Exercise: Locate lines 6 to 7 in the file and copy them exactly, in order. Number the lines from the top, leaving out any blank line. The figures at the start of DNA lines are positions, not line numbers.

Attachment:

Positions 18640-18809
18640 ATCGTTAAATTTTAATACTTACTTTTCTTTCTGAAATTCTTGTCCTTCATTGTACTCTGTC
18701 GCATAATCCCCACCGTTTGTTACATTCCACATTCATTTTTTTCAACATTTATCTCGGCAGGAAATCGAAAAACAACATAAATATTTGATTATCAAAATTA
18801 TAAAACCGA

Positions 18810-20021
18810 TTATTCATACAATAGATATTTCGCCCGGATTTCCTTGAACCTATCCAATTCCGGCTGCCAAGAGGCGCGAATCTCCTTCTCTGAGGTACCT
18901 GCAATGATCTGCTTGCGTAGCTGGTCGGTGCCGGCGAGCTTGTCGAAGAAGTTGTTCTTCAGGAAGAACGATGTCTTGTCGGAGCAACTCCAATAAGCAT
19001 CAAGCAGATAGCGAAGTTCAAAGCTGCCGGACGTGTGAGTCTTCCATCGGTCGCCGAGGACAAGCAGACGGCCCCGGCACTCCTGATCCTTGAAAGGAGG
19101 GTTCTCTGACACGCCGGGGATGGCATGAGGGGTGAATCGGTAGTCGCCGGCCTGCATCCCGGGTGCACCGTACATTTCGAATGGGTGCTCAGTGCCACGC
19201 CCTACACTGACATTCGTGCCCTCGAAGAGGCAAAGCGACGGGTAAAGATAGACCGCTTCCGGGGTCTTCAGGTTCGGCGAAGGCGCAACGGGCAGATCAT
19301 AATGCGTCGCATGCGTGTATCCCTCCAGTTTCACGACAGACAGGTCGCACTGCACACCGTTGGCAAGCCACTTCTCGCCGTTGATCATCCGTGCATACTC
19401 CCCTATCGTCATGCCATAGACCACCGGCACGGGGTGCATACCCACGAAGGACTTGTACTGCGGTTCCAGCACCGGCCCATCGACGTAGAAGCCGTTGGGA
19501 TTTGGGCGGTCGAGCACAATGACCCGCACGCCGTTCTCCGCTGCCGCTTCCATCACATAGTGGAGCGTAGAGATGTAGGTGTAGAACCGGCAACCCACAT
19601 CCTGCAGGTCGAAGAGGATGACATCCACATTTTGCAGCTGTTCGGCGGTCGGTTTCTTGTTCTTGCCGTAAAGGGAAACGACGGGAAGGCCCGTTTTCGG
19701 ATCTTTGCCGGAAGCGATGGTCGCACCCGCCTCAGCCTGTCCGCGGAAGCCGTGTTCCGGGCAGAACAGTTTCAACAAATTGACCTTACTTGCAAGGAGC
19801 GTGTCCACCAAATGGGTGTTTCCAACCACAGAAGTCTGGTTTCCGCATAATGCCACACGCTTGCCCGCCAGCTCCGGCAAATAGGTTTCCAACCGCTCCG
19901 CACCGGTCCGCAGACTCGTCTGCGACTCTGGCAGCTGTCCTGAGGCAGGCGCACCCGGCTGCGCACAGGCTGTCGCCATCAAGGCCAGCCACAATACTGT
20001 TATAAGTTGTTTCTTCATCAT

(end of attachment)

18810 TTATTCATACAATAGATATTTCGCCCGGATTTCCTTGAACCTATCCAATTCCGGCTGCCAAGAGGCGCGAATCTCCTTCTCTGAGGTACCT
18901 GCAATGATCTGCTTGCGTAGCTGGTCGGTGCCGGCGAGCTTGTCGAAGAAGTTGTTCTTCAGGAAGAACGATGTCTTGTCGGAGCAACTCCAATAAGCAT